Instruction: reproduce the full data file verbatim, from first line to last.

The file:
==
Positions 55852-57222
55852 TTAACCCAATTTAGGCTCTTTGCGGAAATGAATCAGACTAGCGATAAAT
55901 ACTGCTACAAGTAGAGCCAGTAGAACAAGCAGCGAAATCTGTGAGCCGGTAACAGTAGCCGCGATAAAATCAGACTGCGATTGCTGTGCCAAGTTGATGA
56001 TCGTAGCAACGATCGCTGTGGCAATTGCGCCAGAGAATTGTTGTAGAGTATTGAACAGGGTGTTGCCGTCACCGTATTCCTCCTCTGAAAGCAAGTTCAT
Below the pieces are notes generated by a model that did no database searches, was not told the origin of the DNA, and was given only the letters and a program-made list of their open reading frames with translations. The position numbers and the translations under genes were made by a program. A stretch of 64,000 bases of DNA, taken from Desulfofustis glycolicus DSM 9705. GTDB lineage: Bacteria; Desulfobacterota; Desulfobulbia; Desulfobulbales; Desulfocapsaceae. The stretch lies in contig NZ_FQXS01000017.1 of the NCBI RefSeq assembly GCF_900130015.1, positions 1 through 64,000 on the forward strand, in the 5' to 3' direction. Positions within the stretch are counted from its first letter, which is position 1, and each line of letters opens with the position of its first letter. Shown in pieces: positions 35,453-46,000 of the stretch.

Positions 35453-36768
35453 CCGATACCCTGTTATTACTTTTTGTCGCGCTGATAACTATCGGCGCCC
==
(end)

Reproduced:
Positions 55852-57222
55852 TTAACCCAATTTAGGCTCTTTGCGGAAATGAATCAGACTAGCGATAAAT
55901 ACTGCTACAAGTAGAGCCAGTAGAACAAGCAGCGAAATCTGTGAGCCGGTAACAGTAGCCGCGATAAAATCAGACTGCGATTGCTGTGCCAAGTTGATGA
56001 TCGTAGCAACGATCGCTGTGGCAATTGCGCCAGAGAATTGTTGTAGAGTATTGAACAGGGTGTTGCCGTCACCGTATTCCTCCTCTGAAAGCAAGTTCAT
Below the pieces are notes generated by a model that did no database searches, was not told the origin of the DNA, and was given only the letters and a program-made list of their open reading frames with translations. The position numbers and the translations under genes were made by a program. A stretch of 64,000 bases of DNA, taken from Desulfofustis glycolicus DSM 9705. GTDB lineage: Bacteria; Desulfobacterota; Desulfobulbia; Desulfobulbales; Desulfocapsaceae. The stretch lies in contig NZ_FQXS01000017.1 of the NCBI RefSeq assembly GCF_900130015.1, positions 1 through 64,000 on the forward strand, in the 5' to 3' direction. Positions within the stretch are counted from its first letter, which is position 1, and each line of letters opens with the position of its first letter. Shown in pieces: positions 35,453-46,000 of the stretch.

Positions 35453-36768
35453 CCGATACCCTGTTATTACTTTTTGTCGCGCTGATAACTATCGGCGCCC